Thus, we will have data written essentially immediately after the sector mark occurs, bit cells with one or two pulses depending on whether it encodes a 0 or 1 bit value. This is very different from the recommended method in the Diablo manual.

The way the Alto handles a read operation is the same as write in the disk sector task, where it just matches the address and then fires off the disk work task. The disk word task will be interrupted every time the read shift register has shifted in 16 data bits, a 'word time'.

Reading the first record of a sector involves an initial delay, where the disk word task is woken 21 times as a delay counter, not looking at the data being read, then begins looking waiting for a sync word. That will involve some number of all zero words, which are ignored, until the pattern 0000000000000001 is seen.

Alto format on disk

The error I am experiencing occurs quite early in the disk word task execution, when it is looping waiting for the 21 word times to expire. There is a status bit init or wdinit which is on during on of the first invocation of the disk word task, causing an error condition.

That line wdinit is switched on at all times when the command line wdallow is off. Once wdallow is on, the state of wdinit is reset if the word task is going to sleep, i.e. block signal is on during a word task execution.

Init state on for first pass of word disk task, then reset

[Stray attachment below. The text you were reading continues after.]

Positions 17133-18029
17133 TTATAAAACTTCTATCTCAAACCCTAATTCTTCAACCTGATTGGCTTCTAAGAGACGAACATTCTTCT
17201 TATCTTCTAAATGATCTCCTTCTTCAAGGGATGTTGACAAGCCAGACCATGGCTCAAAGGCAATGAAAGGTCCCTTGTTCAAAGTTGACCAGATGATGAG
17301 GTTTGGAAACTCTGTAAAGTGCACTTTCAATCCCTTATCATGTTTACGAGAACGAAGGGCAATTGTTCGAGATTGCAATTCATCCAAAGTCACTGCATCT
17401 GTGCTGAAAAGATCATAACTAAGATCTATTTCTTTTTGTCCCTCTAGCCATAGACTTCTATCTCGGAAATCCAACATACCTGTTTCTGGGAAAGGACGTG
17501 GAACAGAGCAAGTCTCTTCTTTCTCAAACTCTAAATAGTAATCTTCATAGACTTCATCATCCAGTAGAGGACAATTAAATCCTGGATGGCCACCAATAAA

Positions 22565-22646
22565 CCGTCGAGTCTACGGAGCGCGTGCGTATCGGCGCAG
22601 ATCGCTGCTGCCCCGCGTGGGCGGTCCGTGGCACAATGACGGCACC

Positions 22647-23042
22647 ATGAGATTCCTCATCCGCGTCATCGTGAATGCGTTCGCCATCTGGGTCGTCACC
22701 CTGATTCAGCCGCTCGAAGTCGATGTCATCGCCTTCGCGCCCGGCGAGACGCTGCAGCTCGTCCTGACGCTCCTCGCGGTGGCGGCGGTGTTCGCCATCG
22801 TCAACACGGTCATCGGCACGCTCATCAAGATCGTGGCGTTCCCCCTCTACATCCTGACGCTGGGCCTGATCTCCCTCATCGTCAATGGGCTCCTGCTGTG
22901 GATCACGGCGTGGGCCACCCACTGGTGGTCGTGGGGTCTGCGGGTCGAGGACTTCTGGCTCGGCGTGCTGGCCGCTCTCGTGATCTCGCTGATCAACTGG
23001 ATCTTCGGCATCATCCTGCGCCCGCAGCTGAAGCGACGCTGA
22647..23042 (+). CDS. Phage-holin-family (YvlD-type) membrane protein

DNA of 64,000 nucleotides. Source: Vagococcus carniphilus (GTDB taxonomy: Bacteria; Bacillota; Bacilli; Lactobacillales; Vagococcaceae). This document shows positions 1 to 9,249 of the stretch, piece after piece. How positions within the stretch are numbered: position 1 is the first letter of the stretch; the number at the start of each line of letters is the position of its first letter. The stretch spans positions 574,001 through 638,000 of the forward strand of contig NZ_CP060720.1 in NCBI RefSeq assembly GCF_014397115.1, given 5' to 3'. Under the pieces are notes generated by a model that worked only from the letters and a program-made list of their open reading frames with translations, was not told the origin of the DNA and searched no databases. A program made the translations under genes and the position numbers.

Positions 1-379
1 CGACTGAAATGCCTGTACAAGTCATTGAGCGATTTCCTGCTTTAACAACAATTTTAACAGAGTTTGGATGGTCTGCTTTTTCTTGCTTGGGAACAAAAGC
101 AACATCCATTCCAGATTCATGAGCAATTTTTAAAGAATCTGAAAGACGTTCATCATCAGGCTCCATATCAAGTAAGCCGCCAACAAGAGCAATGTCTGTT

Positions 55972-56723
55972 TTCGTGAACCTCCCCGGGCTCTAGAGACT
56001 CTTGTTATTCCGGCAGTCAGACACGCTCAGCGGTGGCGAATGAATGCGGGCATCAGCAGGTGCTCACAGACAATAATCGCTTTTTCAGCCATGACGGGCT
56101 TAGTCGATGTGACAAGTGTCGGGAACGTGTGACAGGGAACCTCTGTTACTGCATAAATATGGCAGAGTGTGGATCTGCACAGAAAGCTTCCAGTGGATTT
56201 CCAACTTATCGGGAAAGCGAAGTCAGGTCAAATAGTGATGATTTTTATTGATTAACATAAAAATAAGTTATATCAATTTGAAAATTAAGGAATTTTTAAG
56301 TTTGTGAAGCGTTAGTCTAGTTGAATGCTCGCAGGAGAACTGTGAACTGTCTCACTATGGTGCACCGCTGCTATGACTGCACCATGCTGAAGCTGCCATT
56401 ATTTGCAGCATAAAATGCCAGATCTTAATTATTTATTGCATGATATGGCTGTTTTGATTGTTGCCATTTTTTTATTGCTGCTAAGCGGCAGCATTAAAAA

My error condition is occurring while the wdinit condition is still on, but the microcode task is trying to count down word times from the disk drive. It will shift some value into the read shift register every time the ReadClock signal from the drive pulses, then after sixteen of those clock pulses the register is full raising wddone and forcing a new task execution.

74161 counts up to 16 bitclock pulses then sets WDDONE
The wakeup logic is all reset when the wdallow control signal is low. When the counter of bit clocks gets to 16, it sets wddone which toggles on the left FF. That FF changes asynchronously to the system clock, driven by disk drive ReadClock signals, so the next two FFs serialize this into the Alto clock domain, After two cycles, the wake up signal reaches the top NAND gate and awakens the disk word task.

Wakeup logic above init state FF
 The wdallow signal is set by the hardware when a microcode instruction specifies the ldcom control signal. That is generated by instructions setting a specific value in the microinstruction F bits.

LDCOM sets up WDALLOW signal
F bits select LDCOM signal

Now what I need is a listing of the assembled MU code (MU is the microcode assembler) to let me see how it uses the F bits and bus to set wdallow on and off, in relation to the start of a disk transfer.
The existing listing I have is only of the source code, which is pretty opaque.

Annotated microcode source for start of disk read in disk word task
Until I get get the generated output include microinstruction ROM addresses, to correlate this to the logic analyzer traces of the disk boot failure, it is hard to zero in more on the cause of the problem.